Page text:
Hello, I am trying to sell my Orange prototype, with a crack in it. It has orange ali forks on it and a few other bits and bats. I have no idea about the price.
You might think with Orange being the UK's leading mtb brand and retrobike being the leading website for historic mtbs, somebody with a possibly unique historic Orange might be welcomed more warmly! But then you might think lots of nice things, but few of them would come true.
My own advice would be to spend a few minutes cleaning the bike, take a better picture of it, and post it in the Readers Bikes -->1997 sub-forum without asking for a valuation. My reasoning is that I don't think anybody knows what it might be worth anyway, but a discussion about it and where it sits in Orange history might tell you something useful. And along the way, I wouldn't be surprised if you received offers for the fork, stem and brakes. You do need to split it, because the person who wants the frame may not be the same person who wants the other bits.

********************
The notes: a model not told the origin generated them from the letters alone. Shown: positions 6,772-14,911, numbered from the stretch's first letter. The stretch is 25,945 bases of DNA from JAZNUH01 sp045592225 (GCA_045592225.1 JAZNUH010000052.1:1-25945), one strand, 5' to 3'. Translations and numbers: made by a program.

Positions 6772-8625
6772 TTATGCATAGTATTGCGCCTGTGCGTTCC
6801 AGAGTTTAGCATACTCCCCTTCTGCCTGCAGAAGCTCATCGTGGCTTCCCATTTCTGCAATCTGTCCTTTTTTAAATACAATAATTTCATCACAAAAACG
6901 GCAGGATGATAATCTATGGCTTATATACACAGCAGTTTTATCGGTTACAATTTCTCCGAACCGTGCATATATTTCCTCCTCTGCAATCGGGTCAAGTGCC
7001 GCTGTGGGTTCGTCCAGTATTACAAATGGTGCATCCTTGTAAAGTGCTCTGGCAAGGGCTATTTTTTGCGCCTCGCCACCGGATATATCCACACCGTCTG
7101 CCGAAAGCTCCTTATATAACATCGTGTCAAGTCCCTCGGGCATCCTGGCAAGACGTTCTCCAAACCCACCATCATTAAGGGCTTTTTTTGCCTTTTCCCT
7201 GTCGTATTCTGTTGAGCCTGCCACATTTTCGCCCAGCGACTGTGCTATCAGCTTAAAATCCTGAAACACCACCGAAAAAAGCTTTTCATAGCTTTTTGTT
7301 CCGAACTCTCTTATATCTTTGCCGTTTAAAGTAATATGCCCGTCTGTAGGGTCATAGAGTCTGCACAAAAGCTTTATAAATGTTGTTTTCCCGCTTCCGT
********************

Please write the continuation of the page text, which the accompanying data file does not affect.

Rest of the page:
My own starter is that it dates from 1992 or 93, and at that time the Prestige was coming to the end of its run so the lads may well have been evaluating alternatives. In the end, they decided on the P7 approach. If it was mine and if I lived close to the factory, I'd take it down there and ask them about it.
I don't think the frame itself is actually worth much as a work of art. There are collectors who keep bikes as museum pieces, but Oranges tend to be owned by people who ride them rather than by the garage queen types. It could be repaired easily enough, but Bob Jackson charges £70 for a new chainstay and then you've got paint to think about. The repaired frame probably wouldn't be worth as much as you had spent on it.
But if you want to sell it as an historic object, the more you find out about its history the better.